“The Women” will seek to replicate the success enjoyed by recent female-skewing films, although it’s appealing mostly to femmes over age 25, according to tracking. Comedy stars Meg Ryan, Eva Mendes, Annette Bening, Debra Messing and Jada Pinkett Smith.

In keeping with the original film and stage play, there are no men in the film. One twist: Smith’s character is openly gay.

“The Women” marks the feature directorial debut of TV showrunner Diane English, creator of TV sitcom “Murphy Brown” (Candice Bergen appears in the film).

Film is Picturehouse’s widest release ever. English produced “The Women” with Mick Jagger’s production shingle, Jagged Films.

On the specialty side, Warner Bros. bows “Towelhead,” from Warner Independent Pictures, which, like Picturehouse, has been shuttered by Warner Bros. and Time Warner. “Towelhead,” about an Arab-American girl, opens at four theaters in New York and Los Angeles.

Slowhand Cinema Releasing will bow its G-rated doc “Proud American” at an estimated 750 sites. Pic takes a cultural look at various aspects of the heartland. Frosh distrib Oscilloscope, headed by Beasties Boys member Adam Yauch, will unspool the environmental doc “Flow: For Love of Water” in New York and L.A. at two venues.

Among other limited fare, Distrimax’s Mexican romantic comedy “Tired of Kissing Frogs” opens in 14 theaters; NewStyle’s “Greetings From the Shore,” 31; Emerging’s “Loins of Punjab Presents,” four; and First Run’s Southern plantation doc “Moving Midway,” two in New York.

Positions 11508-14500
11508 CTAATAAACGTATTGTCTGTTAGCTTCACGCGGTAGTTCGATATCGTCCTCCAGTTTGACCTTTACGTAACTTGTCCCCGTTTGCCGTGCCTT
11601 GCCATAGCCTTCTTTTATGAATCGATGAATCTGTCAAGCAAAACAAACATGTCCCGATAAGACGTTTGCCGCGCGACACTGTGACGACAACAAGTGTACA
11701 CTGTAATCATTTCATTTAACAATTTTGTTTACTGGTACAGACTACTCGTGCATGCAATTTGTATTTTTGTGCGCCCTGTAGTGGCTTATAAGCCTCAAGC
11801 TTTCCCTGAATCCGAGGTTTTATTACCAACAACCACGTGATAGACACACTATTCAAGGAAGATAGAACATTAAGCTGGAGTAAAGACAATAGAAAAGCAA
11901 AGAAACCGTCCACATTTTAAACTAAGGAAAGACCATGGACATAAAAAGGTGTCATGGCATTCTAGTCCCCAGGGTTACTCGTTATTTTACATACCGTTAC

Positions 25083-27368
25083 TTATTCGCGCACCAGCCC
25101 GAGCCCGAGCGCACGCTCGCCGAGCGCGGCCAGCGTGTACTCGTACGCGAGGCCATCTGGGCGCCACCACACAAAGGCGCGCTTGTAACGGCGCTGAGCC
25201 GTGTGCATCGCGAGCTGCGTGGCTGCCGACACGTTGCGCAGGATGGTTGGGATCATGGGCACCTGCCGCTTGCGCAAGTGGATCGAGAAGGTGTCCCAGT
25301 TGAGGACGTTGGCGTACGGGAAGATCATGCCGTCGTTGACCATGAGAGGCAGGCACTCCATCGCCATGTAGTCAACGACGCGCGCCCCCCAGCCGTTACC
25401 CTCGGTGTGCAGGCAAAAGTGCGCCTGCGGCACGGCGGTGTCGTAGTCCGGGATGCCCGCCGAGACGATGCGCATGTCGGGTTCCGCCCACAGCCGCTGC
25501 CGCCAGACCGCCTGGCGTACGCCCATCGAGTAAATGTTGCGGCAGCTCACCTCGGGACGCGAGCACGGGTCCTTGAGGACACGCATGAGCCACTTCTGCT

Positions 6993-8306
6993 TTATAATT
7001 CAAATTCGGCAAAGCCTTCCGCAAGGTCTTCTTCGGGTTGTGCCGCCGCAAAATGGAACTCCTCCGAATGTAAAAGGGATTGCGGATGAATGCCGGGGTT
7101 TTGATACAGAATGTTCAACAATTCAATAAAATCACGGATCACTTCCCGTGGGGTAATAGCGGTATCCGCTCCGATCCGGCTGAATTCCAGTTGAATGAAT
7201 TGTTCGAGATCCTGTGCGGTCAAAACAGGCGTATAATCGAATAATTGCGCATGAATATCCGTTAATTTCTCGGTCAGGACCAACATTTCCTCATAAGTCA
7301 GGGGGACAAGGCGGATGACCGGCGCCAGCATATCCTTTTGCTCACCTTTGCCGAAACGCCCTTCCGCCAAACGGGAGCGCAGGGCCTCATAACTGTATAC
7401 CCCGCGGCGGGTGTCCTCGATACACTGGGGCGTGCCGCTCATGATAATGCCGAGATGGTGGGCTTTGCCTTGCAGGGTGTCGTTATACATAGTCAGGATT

After playing exclusively in Austin, Texas, last weekend, Anchor Bay’s Matthew McConaughey comedy “Surfer, Dude” will up its theater count to 75.

On the foreign front, summer titles will dominate as studios move high-profile pics into targeted markets.

“Mamma Mia!” looks likely to win its second frame in a row thanks to launches in a quintet of markets — Belgium, Brazil, France, Hong Kong and Mexico — plus a continuation of its dazzling holdover biz.

The Universal pic had topped $288 million in foreign box office as of Wednesday, led by $113.5 million in the U.K, where the feel-good tuner is the top film of 2008. Germany’s hit $33 million, Australia’s added $28 million, and the four Scandinavian markets have combined for $40 million.

U’s “The Mummy: Tomb of the Dragon Emperor” — which has turned in a strong overseas performance with $260 million — should remain a significant player with launches in Australia and New Zealand plus its second Chinese frame.

Disney’s expanding “Wall-E” into Australia, Greece and New Zealand after holding off on many markets during the summer. Foreign biz has been solid for the Pixar toon and should cross the $200 million mark this weekend.

Universal, which remains the most active studio in the foreign market, expands “Wanted” into Spain and Sweden with overseas box office at $150 million.

Other launches include “Get Smart” in France, “Step Brothers” in Germany and “You Don’t Mess With the Zohan” in Poland.

(Dave McNary and Anthony D’Alessandro contributed to this report.)